Thursday, May 28, 2015

Rain totals, more coming & hurricane outlook 2015

More rain in places that just don't need any more right now. Here are the totals through 7 a.m. Thursday:
Dodge City: 1.16"
Salina: 0.89"
Garden City: 0.76"
Hutch: 0.73"
Wichita: 0.51"
Jabara Airport: 0.40"
Great Bend: 0.33"
Winfield: 0.21"
Elkhart: 0.12"
Liberal: 0.05"
Medicine Lodge: 0.04"
Goodland: 0.03"
Russell: 0.03"
Newton: 0.02"
Hays: 0.01"

More rain is coming and there could be at least two more rounds of heavy rainfall between now and Saturday morning. One round is coming through Thursday night and early Friday. Then with a cold front coming through Friday afternoon and evening, we can expect more rain and storms to develop. The chance for severe weather should drop off considerably after today (Thursday)
The official 2015 hurricane forecast came out Wednesday. It's calling for another very quiet season across the Atlantic and it's mainly tied to the El Nino influence. How does El Nino keep the hurricanes at bay? First, let's recap what El Nino is. It's the unseasonably warm water off the equator in the Pacific Ocean, and this warm water does have some impact on the weather patterns across the Northern Hemisphere. This phenomenon has resulted in some very heavy rains across the central and southern Plains, and now moving into hurricane season, will hopefully work to keep the hurricanes away.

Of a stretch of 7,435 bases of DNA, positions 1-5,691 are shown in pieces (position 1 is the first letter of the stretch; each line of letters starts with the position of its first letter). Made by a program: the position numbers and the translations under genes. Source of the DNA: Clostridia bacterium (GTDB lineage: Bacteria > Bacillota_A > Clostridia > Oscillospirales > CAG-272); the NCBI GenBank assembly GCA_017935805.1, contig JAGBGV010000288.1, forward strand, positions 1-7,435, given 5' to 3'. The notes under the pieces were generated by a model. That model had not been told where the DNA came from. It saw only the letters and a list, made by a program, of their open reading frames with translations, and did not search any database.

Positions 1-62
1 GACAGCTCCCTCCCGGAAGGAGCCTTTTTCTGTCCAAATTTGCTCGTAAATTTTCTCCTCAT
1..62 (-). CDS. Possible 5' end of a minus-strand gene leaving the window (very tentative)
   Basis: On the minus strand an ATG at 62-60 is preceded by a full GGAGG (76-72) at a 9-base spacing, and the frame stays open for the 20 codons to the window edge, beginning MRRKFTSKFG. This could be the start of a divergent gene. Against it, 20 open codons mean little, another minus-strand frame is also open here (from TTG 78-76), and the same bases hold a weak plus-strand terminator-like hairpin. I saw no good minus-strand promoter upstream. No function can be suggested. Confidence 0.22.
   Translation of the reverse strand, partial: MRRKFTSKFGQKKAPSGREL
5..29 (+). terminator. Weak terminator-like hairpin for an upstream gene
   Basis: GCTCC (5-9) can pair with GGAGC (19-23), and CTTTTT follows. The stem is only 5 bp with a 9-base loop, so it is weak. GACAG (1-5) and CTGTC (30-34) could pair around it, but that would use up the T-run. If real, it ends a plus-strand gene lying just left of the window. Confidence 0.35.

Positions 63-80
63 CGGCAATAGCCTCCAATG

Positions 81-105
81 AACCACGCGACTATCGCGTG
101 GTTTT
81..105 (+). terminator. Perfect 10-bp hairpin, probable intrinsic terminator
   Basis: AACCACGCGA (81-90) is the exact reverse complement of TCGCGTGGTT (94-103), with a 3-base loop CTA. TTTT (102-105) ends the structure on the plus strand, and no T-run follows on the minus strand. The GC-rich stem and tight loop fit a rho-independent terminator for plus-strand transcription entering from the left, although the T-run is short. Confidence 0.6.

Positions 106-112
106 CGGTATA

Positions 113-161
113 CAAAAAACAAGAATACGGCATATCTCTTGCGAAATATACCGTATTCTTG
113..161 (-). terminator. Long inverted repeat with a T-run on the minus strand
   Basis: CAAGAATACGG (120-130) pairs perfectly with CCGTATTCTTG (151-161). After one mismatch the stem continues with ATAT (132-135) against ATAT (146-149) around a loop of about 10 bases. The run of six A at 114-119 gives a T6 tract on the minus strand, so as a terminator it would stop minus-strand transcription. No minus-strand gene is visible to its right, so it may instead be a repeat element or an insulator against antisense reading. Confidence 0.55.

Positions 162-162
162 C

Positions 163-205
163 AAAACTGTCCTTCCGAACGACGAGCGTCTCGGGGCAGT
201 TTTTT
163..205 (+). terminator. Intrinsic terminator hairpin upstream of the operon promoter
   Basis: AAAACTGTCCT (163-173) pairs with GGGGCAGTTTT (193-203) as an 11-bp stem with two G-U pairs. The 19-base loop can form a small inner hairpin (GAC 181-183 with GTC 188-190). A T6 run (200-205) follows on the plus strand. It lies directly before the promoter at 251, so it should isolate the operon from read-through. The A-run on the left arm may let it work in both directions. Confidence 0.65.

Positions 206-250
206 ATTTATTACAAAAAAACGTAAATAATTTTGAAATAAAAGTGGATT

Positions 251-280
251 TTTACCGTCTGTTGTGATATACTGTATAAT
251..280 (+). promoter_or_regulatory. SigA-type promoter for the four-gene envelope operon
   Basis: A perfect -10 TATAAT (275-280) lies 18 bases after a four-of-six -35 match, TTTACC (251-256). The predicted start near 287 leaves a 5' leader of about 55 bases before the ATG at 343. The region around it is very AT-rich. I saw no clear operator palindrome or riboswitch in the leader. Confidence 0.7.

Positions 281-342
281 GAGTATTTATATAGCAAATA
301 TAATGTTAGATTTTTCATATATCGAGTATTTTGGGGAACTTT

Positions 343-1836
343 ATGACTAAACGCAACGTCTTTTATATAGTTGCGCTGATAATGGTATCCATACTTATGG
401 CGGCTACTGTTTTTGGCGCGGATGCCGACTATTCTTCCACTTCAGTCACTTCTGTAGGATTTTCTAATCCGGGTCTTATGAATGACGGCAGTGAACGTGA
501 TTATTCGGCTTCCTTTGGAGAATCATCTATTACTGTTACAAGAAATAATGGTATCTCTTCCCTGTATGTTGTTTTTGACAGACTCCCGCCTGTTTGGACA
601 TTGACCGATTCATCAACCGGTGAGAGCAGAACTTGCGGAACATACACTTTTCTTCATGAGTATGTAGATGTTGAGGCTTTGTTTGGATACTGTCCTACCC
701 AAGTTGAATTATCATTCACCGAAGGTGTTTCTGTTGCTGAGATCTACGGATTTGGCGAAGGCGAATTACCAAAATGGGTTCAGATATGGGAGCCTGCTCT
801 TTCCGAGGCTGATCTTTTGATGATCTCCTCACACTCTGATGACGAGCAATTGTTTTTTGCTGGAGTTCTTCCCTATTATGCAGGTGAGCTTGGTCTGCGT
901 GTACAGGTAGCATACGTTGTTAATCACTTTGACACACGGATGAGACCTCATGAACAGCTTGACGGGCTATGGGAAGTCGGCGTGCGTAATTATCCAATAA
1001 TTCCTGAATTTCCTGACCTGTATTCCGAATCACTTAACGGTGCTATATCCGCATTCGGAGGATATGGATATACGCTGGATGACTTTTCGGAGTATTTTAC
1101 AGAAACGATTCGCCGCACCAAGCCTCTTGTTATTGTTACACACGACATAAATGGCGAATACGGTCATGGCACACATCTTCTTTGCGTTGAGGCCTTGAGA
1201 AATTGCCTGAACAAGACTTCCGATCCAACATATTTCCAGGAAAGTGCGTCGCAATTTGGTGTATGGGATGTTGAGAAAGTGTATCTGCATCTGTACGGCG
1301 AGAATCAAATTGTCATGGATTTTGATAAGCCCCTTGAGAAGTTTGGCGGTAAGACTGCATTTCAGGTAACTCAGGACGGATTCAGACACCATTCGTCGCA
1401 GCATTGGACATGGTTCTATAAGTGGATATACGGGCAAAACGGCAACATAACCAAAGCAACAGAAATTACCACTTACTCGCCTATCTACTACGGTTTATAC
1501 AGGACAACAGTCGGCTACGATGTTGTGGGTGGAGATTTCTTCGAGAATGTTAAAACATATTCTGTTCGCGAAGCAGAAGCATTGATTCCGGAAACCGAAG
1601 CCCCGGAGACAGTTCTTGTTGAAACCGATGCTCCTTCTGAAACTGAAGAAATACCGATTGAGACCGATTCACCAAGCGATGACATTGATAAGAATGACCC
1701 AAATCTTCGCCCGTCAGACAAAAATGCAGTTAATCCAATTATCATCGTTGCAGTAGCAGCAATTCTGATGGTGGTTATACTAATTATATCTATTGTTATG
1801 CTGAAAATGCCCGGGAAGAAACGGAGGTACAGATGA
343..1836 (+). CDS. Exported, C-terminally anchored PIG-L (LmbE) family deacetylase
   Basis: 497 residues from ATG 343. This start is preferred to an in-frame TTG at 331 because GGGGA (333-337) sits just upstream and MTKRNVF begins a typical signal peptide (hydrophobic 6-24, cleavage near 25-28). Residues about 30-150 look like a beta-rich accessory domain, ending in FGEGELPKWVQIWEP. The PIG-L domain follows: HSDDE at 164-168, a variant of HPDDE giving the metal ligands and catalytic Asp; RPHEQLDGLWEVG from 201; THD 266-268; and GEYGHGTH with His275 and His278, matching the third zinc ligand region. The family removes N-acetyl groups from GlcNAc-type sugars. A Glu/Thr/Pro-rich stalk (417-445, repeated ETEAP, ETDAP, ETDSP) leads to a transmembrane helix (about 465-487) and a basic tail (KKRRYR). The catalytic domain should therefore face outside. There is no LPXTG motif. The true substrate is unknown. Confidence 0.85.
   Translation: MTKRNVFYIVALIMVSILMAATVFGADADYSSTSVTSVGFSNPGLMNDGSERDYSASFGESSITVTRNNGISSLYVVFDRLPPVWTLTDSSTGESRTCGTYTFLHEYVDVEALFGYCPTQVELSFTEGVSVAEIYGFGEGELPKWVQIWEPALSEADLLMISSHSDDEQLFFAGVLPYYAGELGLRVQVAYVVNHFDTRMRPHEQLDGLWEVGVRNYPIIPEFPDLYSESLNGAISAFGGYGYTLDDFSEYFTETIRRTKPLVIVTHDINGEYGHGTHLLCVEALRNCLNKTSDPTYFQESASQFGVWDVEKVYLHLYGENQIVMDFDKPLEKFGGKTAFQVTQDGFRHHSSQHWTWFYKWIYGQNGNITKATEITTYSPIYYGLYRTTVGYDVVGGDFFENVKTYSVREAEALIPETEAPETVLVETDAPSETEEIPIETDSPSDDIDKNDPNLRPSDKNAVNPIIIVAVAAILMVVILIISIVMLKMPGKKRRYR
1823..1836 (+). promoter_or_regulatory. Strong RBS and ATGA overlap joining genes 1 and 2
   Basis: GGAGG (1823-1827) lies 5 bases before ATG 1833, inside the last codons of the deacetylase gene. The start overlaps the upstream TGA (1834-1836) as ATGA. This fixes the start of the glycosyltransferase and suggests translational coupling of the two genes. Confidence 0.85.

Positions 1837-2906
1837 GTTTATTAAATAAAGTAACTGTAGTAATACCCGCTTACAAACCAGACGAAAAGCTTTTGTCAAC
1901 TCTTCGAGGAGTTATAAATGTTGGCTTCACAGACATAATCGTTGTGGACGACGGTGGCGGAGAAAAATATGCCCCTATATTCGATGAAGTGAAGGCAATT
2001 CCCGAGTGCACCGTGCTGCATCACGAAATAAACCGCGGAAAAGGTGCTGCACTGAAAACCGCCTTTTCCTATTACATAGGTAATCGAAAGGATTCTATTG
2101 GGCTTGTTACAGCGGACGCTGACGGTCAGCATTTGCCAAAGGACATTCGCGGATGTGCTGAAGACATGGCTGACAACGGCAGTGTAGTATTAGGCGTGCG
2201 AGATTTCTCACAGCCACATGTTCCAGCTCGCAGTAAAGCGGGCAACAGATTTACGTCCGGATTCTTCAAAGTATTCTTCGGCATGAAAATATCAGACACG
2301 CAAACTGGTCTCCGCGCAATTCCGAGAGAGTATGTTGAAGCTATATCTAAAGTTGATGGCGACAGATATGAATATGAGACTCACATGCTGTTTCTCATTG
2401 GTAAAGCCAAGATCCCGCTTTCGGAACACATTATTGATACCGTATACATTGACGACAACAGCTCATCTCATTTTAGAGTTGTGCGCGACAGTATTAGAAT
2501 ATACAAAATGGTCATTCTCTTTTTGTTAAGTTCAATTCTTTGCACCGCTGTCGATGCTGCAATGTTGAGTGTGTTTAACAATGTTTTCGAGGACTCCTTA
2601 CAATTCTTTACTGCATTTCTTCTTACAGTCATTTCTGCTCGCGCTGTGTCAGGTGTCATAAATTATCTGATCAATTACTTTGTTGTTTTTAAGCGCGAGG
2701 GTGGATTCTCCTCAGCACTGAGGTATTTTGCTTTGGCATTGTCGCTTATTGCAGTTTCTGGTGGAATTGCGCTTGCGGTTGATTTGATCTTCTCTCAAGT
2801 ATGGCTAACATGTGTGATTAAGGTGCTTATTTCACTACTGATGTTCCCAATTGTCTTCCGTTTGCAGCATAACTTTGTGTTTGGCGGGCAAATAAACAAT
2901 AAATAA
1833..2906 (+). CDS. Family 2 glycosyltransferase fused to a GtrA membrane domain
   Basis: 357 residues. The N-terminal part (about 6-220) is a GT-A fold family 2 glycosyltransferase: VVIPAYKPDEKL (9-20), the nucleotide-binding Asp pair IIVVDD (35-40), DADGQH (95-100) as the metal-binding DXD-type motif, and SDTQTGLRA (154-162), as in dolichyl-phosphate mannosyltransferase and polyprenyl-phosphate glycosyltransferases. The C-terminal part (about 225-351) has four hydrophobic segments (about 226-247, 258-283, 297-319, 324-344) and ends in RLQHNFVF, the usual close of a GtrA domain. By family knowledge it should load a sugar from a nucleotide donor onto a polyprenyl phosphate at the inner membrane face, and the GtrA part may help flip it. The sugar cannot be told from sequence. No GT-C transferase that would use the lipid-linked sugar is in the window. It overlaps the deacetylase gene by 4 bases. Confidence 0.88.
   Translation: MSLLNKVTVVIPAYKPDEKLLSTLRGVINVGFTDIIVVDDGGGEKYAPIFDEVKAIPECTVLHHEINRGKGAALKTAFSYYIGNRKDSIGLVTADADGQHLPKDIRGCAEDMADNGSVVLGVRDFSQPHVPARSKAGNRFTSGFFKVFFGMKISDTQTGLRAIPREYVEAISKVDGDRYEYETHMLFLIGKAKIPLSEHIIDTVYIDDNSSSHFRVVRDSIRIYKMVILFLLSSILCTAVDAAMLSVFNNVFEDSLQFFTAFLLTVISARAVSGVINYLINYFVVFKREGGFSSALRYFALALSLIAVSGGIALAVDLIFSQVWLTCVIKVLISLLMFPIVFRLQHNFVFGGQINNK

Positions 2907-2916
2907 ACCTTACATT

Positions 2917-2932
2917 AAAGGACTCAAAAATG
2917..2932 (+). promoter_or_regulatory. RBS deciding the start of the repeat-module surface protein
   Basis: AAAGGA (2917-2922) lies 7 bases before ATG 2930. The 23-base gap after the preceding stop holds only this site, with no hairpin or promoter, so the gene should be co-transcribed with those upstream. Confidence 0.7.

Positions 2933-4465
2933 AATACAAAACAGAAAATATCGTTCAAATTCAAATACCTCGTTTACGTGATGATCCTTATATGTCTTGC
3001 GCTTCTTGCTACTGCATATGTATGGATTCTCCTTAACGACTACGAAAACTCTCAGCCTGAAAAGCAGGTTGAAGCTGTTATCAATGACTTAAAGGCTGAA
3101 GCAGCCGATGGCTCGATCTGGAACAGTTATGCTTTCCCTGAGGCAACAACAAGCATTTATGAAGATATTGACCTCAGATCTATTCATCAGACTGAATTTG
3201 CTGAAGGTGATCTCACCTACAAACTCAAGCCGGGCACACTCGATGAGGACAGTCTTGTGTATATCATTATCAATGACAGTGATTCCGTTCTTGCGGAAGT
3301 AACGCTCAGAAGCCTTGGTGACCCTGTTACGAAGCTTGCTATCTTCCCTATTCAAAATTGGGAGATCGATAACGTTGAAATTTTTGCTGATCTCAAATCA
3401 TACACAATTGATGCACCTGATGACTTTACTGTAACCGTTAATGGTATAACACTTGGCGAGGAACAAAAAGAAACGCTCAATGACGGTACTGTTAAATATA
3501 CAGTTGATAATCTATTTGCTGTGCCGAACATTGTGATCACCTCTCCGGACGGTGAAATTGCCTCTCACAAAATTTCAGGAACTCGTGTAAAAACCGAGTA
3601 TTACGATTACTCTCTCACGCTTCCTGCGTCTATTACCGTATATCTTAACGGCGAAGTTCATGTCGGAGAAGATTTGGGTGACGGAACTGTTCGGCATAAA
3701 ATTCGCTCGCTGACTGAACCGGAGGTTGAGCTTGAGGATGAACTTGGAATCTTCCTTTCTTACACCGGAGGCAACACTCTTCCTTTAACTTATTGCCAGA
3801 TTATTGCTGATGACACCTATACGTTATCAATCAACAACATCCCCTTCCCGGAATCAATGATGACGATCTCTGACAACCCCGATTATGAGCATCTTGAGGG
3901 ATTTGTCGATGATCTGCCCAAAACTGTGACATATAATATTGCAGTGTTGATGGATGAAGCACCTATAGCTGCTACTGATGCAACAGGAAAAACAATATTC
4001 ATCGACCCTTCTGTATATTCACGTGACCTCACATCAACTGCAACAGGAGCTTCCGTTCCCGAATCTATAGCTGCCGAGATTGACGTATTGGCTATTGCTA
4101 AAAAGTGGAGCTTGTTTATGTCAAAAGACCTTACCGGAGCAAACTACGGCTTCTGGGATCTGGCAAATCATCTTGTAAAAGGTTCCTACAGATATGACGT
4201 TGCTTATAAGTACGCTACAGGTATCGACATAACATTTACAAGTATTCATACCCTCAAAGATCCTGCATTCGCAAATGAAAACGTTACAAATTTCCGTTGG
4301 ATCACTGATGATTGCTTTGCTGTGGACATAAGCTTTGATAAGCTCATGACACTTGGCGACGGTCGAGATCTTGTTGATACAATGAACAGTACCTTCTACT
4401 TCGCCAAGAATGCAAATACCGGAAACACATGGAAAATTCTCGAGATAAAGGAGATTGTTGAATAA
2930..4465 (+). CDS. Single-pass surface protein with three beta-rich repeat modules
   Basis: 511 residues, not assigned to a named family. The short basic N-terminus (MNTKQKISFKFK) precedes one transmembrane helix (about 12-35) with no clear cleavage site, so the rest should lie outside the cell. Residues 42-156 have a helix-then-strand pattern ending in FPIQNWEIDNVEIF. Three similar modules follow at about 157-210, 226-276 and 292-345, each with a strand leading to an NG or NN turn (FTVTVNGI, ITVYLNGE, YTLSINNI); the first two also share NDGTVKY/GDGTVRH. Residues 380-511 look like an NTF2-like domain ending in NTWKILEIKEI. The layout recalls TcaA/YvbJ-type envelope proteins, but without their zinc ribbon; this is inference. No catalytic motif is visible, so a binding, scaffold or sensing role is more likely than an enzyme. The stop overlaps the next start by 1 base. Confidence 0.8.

El Nino has a tendency to increase the wind shear over the Atlantic Ocean. Wind shear is the change in wind speed and direction as you move higher in the sky. Stronger winds higher up in the atmosphere proves to be detrimental to hurricane formation. Across the Atlantic Basin, forecasts are calling for more wind aloft, which should keep the number of tropical systems at a minimum. The last major hurricane (Category 3 or higher) to hit the US was Wilma back in October of 2005.

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